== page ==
Looking back up at this rapid in "Inclination Gorge" doesn't quit capture the story, but you can see something is happening back there.
Matt hopped out below this next rapid to take pictures and signal me through. I thought it was going to be an easy drop and we had some miscommunication, so I paddled into this small drop thinking it was a small class four with two ledges. However, I came over the first drop and was starring down the barrel of the least punchable hole I've ever dropped into! Luckily it was easy to ride out on the left. We had a good chuckle over that one as both of us had a big surprise as we came over.
Not even close to getting over the steep, backed up pile. Looking back at the slot we both surfed out on the left.
Below here were even more unique, fun class IV-V drops. We couldn't believe it. The run was everything we had wanted to find and more. I won't ruin all the surprises, but definitely don't just run stuff on this river without scouting. The last scout revealed a small ledge, then a big eddy on the right above this log jam.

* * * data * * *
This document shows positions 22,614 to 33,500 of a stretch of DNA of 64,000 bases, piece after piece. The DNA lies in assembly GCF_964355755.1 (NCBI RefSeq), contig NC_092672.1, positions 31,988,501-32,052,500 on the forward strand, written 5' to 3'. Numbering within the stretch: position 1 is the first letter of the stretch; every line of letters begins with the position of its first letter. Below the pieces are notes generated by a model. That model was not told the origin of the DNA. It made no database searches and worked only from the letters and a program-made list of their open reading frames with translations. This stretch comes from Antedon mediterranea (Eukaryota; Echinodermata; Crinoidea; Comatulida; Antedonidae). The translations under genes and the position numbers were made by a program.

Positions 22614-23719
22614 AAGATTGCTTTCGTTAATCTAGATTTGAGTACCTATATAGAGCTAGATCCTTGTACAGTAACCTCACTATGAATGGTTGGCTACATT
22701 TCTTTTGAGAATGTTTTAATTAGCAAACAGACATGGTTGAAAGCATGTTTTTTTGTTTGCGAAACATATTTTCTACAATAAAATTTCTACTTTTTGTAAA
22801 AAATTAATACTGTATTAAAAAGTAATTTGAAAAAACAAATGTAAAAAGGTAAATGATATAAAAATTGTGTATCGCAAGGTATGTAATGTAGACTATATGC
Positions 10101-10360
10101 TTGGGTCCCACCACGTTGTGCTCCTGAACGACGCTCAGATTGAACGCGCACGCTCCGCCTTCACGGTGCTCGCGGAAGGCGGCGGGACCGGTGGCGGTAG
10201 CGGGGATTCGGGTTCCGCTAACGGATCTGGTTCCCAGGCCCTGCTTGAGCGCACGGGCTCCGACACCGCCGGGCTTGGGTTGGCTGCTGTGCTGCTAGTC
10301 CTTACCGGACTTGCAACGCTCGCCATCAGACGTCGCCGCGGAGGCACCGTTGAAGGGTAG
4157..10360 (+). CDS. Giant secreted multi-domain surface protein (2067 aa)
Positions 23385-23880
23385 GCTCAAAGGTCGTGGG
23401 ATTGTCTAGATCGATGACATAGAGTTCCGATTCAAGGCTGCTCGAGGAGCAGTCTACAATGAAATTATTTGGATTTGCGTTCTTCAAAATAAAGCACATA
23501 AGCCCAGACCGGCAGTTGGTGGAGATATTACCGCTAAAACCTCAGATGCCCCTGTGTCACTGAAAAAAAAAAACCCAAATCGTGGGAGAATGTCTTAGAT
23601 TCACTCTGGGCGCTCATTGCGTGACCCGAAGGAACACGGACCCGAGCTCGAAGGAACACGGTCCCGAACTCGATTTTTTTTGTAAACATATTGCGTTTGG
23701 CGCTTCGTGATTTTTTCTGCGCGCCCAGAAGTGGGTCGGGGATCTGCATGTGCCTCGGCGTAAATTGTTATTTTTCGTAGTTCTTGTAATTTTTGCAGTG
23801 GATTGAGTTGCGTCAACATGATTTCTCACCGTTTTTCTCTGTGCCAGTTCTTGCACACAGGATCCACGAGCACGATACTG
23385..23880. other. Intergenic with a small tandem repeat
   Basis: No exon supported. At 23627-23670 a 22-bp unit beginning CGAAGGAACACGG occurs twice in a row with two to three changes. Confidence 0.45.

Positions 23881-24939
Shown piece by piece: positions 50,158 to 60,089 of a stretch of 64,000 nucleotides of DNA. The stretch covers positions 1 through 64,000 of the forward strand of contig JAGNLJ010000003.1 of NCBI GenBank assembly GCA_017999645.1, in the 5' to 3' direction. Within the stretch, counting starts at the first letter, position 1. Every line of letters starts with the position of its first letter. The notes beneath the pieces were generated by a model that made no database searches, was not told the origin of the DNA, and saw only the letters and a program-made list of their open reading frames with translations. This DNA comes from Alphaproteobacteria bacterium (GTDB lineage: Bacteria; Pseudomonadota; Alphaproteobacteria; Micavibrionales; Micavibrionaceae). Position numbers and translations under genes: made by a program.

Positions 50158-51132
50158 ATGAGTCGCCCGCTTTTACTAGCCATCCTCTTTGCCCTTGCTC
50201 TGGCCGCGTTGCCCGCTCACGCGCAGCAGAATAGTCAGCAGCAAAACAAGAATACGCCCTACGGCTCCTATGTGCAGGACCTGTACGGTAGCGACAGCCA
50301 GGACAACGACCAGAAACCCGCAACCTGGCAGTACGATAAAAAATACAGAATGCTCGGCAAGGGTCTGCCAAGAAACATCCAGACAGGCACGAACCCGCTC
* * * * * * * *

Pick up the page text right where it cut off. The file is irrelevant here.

The easy portage on the right lead to this view, a straight shot of flat water leading out of the final gorge and into the runout!

We both took advantage of the fun seal launch and soaked in the last 50 yards of canyon as we emerged grinning ear to ear.

There was about a mile or two of busy class II-III and no wood portages before we rounded a corner and saw the bridge and Ryan! It turns out he spent his day chasing Oakland around and never got a chance to get past the runout. We shared in a victory beverage and some food as we geared down amazed at what we had found.

Some footage from the Imnaha and other Wallowa classics



1 comment:

Margie said...

the views are beautiful